By the 1900 the patient population had grown to 2,697 along with a staff of 454 and as time went on Kings Park grew to have more than 150 permanent buildings, including a bakery, Laundromat, amusement hall, bandstand, library, furniture repair shop, and nursing school. This made the Psychiatric center self-sufficient and therefore not very dependent on the rest of long island. In 1954 Kings Park Psychiatric Center hit 9,300 patients and after this the hospitals population began to decline. Drug therapy combined with a push to “decentralize'' psychiatric patients into community facilities or outpatient treatment reduced the need for the large psychiatric hospital. By the 1980’s KPPC was a shell of its former self with many of it buildings being abandoned as it downsized. In 1996 Kings Park Psychiatric Center closed and its remaining patients were transferred to Pilgrim State.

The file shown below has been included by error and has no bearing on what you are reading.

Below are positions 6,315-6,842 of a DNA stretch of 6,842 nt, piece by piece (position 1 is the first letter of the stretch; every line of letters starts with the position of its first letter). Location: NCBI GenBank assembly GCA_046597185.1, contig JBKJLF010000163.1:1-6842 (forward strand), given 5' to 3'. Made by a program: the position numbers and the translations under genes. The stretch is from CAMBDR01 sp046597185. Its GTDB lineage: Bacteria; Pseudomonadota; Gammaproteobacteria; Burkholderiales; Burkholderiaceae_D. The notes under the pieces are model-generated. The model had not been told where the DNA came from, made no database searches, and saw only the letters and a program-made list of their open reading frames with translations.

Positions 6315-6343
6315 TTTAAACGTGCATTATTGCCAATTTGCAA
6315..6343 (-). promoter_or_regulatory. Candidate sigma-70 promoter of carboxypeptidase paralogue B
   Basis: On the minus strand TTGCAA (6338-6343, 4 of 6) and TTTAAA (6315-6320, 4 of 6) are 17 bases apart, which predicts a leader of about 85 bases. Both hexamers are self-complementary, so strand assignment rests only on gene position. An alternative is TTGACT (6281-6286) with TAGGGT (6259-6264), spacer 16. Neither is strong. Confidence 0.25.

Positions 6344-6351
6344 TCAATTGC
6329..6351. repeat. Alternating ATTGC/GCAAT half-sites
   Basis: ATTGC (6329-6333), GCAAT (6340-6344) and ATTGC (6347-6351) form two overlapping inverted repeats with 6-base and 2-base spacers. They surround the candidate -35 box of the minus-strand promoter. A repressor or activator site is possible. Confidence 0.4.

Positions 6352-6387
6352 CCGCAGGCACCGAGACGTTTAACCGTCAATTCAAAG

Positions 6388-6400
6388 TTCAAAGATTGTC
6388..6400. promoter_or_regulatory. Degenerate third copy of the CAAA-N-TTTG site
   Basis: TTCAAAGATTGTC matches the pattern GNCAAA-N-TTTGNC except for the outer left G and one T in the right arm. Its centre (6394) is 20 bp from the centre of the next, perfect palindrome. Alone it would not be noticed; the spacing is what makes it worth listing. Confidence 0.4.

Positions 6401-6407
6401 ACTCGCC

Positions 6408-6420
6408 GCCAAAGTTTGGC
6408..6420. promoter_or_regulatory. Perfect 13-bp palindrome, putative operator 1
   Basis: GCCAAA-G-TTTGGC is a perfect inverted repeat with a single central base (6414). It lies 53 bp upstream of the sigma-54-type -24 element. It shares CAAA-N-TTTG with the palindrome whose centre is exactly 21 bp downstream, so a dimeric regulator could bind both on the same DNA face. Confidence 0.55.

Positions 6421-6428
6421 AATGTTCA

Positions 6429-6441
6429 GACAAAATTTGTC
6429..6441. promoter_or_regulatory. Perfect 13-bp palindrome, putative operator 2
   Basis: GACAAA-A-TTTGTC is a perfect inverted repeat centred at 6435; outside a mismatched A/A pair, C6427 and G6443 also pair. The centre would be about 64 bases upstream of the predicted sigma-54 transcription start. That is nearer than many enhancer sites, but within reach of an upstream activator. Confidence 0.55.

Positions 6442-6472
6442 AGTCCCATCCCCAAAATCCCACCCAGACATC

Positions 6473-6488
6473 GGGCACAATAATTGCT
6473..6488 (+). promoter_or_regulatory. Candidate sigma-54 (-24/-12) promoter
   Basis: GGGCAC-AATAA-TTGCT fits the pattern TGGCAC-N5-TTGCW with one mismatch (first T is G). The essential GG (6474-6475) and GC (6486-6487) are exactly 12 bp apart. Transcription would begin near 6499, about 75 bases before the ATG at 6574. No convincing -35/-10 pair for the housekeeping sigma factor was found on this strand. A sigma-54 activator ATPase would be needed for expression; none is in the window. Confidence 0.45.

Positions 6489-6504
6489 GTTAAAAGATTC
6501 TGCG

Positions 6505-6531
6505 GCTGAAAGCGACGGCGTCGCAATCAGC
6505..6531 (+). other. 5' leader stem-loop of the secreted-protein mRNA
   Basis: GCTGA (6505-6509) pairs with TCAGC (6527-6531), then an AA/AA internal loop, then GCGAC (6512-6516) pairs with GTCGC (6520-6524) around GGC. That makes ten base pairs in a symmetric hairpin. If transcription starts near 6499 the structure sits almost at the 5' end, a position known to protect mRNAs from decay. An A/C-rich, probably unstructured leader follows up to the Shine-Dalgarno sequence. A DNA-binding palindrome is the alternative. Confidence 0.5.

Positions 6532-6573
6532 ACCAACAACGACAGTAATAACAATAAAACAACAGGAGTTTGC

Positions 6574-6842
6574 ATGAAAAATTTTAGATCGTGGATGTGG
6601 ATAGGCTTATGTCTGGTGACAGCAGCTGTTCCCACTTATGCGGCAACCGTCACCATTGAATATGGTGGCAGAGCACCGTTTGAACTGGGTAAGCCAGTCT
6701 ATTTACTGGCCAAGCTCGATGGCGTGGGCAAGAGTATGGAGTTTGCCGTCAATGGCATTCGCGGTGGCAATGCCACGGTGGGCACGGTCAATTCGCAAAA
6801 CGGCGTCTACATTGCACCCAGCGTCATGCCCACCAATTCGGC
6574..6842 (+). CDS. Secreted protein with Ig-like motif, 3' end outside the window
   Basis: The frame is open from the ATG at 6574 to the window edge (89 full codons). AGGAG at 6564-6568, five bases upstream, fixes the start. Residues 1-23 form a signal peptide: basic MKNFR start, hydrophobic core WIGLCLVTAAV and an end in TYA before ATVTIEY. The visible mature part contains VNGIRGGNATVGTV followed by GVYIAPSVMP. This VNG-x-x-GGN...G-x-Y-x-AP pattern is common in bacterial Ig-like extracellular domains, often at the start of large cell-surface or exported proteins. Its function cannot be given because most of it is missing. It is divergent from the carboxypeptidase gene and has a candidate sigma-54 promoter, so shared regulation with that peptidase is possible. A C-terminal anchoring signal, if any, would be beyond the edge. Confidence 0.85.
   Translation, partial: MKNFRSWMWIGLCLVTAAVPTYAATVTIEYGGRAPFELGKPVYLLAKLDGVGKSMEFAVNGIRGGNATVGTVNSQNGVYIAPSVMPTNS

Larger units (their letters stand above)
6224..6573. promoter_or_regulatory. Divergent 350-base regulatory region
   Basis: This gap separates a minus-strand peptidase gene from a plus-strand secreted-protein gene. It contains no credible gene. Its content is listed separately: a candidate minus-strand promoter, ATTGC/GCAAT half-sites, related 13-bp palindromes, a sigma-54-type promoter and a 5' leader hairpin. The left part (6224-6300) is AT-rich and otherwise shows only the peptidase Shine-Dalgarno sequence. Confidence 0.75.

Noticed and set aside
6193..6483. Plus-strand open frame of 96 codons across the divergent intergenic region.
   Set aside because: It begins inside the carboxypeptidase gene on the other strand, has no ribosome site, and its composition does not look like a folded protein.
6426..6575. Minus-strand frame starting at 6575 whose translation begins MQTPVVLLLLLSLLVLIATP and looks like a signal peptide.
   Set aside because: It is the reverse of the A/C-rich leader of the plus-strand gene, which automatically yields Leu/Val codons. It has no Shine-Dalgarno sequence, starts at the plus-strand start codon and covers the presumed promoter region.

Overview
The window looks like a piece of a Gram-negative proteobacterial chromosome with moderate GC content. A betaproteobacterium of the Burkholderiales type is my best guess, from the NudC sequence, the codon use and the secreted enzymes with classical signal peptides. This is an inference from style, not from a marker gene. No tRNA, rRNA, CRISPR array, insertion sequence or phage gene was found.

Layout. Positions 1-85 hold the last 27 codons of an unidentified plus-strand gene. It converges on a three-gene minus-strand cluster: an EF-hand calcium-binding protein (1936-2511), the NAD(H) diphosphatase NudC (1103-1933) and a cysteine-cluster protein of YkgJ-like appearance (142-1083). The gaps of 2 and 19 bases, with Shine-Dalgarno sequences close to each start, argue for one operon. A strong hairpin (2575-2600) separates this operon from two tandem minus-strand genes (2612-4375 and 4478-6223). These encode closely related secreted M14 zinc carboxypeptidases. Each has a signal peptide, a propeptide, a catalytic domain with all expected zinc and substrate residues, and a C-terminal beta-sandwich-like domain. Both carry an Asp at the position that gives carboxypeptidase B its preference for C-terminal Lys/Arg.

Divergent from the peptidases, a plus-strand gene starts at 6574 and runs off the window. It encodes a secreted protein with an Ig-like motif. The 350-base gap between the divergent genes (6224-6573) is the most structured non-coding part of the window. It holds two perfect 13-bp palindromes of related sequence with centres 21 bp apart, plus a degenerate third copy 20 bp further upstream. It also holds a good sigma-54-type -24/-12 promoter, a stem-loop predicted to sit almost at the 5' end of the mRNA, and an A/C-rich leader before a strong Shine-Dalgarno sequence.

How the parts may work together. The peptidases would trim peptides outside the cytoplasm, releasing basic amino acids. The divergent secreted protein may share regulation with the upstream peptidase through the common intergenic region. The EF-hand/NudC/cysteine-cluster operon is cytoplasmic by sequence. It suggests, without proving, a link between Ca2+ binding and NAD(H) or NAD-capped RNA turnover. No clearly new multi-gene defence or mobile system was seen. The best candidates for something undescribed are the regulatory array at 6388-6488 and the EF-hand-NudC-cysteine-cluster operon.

Pilgrim Psychiatric Center:

Pilgrim opened on October 1 1931 with 825 acres  and a population of 100 patients that were transferred from Central Islip Psychiatric Center.  Named for Dr. Charles W. Pilgrim, Commissioner of Mental Health in the early 1900s. Nine months after it opened Pilgrim was caring for 2,018 patients. In 1954 Pilgrims population hit its peek of 13,875 patients. After this just like the other Psychiatric Hospitals the population began to decrease.

Pilgrim was the largest facility of its kind in the world when it was built. The hospital was self-sufficient, in that it had its own water works, electric light plant, heating plant, sewage system, fire department, police department, courts, church, post office, cemetery, laundry, store, amusement hall, athletic fields, greenhouses, and farm.